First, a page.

The Tom Bearden

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Date: Mon, 24 Sep 2001 14:49:11 -0500

Dear Pekka,

 The only material I know of that can be used to experiment with the "potentializing the circuit before electron relaxation time" is an alloy made of 2% iron doped into aluminum.  It would have to be made by a metallurgy lab in an inert atmosphere.  It's certainly doable, but expensive.  But it should have in the vicinity of 1 millisecond relaxation time, which means one could easily "pop" it with pure potential, withdrawing the "supply" circuit from it before the "charged" receiver circuit can start current going to dissipate any energy.

 It costs nothing at all to merely transport energy density, in the form of voltage.  So one is indeed permitted to simply add the voltage to a receiving circuit which momentarily "thinks" it is totally static, then have the electrostatically potentialized circuit suddenly wake up to find that it is after all a conducting circuit, and then do its "energy dissipating" thing.

 Remember, energy itself and energy flow itself costs nothing at all, and energy will flow forever from any dipole or charge, so long as you do not dissipate that source dipole (or charge).

 The standard closed current loop circuit is specifically designed to destroy the source dipolarity faster than the load is powered.

 Best wishes,

Tom Bearden

Dear Tom,

many thanks for your magnificient web site. I've read many documents found there, especially the ones about free energy, as I recently grew very interested in new clean technologies.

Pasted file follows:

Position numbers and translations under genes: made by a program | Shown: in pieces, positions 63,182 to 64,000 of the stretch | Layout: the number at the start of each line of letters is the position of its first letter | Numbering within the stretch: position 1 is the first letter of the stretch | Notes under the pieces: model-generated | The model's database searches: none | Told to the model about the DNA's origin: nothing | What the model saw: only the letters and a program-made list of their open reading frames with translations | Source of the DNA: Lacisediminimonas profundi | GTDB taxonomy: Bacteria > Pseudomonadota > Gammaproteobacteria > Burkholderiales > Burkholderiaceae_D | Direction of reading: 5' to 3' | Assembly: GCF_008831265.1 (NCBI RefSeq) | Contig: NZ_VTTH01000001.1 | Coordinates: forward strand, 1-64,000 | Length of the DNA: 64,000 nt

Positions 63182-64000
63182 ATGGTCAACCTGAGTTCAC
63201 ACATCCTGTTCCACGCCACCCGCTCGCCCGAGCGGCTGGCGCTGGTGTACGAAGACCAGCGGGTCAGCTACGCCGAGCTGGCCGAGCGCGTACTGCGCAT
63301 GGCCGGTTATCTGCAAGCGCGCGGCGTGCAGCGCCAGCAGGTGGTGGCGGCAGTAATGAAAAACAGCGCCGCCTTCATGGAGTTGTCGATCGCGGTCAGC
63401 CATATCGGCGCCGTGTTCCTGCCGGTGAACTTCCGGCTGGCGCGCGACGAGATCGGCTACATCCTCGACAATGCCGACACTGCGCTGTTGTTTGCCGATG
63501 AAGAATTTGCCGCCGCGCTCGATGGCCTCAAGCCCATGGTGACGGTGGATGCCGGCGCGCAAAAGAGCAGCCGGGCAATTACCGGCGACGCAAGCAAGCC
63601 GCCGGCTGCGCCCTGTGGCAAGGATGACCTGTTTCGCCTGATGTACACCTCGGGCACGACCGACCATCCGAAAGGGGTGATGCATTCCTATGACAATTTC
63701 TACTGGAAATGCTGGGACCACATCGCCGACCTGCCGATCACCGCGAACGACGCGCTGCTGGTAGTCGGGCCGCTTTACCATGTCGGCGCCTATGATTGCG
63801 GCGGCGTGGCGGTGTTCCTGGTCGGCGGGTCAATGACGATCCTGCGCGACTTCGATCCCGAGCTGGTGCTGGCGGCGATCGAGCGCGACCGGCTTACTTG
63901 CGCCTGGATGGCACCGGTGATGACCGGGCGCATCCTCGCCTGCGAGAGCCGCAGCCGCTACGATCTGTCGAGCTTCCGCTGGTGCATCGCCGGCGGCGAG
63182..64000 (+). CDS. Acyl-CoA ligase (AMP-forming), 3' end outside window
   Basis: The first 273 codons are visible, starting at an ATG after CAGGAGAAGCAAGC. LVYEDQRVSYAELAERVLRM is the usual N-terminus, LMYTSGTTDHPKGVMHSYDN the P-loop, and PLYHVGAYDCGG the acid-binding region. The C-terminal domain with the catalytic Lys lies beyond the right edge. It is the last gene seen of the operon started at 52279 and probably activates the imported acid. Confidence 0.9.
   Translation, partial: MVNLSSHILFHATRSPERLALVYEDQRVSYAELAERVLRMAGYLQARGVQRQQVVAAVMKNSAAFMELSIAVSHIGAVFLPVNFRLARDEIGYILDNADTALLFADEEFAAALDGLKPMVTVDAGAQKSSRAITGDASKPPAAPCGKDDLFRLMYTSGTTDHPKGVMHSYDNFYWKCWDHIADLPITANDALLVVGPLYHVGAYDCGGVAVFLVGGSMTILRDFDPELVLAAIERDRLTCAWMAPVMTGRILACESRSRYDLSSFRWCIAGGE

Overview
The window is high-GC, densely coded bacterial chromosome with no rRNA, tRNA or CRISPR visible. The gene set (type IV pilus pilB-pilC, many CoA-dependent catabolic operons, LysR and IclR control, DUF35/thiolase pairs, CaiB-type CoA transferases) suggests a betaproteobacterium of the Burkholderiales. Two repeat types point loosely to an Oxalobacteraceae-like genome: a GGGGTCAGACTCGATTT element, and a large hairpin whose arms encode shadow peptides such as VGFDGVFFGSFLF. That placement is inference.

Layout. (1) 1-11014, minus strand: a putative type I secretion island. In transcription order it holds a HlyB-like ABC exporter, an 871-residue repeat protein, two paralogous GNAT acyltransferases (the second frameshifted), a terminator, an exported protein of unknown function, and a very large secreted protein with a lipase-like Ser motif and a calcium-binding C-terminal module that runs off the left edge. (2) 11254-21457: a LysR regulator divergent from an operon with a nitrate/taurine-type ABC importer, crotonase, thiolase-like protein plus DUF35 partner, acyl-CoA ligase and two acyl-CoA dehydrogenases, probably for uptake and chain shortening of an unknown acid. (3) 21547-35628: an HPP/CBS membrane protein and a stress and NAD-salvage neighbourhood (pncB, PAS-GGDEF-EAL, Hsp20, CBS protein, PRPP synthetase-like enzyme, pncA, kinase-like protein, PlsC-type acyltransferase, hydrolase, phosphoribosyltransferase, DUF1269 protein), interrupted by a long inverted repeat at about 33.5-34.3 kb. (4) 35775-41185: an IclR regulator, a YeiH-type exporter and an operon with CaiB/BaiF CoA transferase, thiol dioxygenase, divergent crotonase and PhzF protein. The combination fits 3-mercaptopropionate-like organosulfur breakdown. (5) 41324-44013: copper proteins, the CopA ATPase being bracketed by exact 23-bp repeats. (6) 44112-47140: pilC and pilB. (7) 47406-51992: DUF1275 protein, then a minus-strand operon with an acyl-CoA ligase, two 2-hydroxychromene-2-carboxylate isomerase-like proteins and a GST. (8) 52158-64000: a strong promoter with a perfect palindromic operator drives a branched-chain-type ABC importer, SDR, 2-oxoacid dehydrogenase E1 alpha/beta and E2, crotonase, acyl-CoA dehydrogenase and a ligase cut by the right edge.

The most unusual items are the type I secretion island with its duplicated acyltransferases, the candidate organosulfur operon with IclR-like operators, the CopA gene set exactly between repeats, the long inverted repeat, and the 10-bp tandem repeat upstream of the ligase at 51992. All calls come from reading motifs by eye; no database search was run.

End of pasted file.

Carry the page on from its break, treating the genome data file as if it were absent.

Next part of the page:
One remark: Connecting a load directly to a battery makes in fact a short circuit, doesn't it? The resistance of any device doesn't make any difference, as plain copper wire has resistance too. I guess this is obvious to you, but it is sort of fascinating to me to grasp things like this, as I'm almost a lay person in electronics.

Question: How would you suggest fabricating reasonable semiconductor material with simple equipment, if anyhow possible? I asked at a radioshack store, they told me semiconductor material is sold to the industry only.  I've heard somewhere else that most materials found
in nature are basically semiconductor materials. How could I confirm this with ordinary equipment?

I'd be glad for some reply, however short, although I'll understand if you were too busy to answer all mail you might get.

Keep going strong!

Sincerely yours,
student form Finland, Europe